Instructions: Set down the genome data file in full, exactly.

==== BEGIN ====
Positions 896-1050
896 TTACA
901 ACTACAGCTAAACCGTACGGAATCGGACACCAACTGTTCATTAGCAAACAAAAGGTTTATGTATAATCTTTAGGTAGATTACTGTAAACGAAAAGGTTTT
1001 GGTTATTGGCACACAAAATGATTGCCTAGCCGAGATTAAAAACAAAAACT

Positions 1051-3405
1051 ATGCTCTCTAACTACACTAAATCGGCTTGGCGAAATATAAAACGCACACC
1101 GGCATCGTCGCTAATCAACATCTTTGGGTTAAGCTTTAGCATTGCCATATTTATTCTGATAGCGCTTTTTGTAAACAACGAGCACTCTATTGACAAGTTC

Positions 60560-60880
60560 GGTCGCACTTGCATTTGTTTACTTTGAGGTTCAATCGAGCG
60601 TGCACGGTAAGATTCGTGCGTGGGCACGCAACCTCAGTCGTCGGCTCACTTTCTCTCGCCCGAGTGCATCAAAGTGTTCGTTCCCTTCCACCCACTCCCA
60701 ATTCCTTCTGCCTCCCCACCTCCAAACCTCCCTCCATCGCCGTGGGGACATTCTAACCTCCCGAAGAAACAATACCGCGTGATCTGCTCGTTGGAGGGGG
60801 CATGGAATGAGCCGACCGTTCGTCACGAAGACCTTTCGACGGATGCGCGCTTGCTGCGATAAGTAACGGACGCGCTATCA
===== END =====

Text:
Positions 896-1050
896 TTACA
901 ACTACAGCTAAACCGTACGGAATCGGACACCAACTGTTCATTAGCAAACAAAAGGTTTATGTATAATCTTTAGGTAGATTACTGTAAACGAAAAGGTTTT
1001 GGTTATTGGCACACAAAATGATTGCCTAGCCGAGATTAAAAACAAAAACT

Positions 1051-3405
1051 ATGCTCTCTAACTACACTAAATCGGCTTGGCGAAATATAAAACGCACACC
1101 GGCATCGTCGCTAATCAACATCTTTGGGTTAAGCTTTAGCATTGCCATATTTATTCTGATAGCGCTTTTTGTAAACAACGAGCACTCTATTGACAAGTTC

Positions 60560-60880
60560 GGTCGCACTTGCATTTGTTTACTTTGAGGTTCAATCGAGCG
60601 TGCACGGTAAGATTCGTGCGTGGGCACGCAACCTCAGTCGTCGGCTCACTTTCTCTCGCCCGAGTGCATCAAAGTGTTCGTTCCCTTCCACCCACTCCCA
60701 ATTCCTTCTGCCTCCCCACCTCCAAACCTCCCTCCATCGCCGTGGGGACATTCTAACCTCCCGAAGAAACAATACCGCGTGATCTGCTCGTTGGAGGGGG
60801 CATGGAATGAGCCGACCGTTCGTCACGAAGACCTTTCGACGGATGCGCGCTTGCTGCGATAAGTAACGGACGCGCTATCA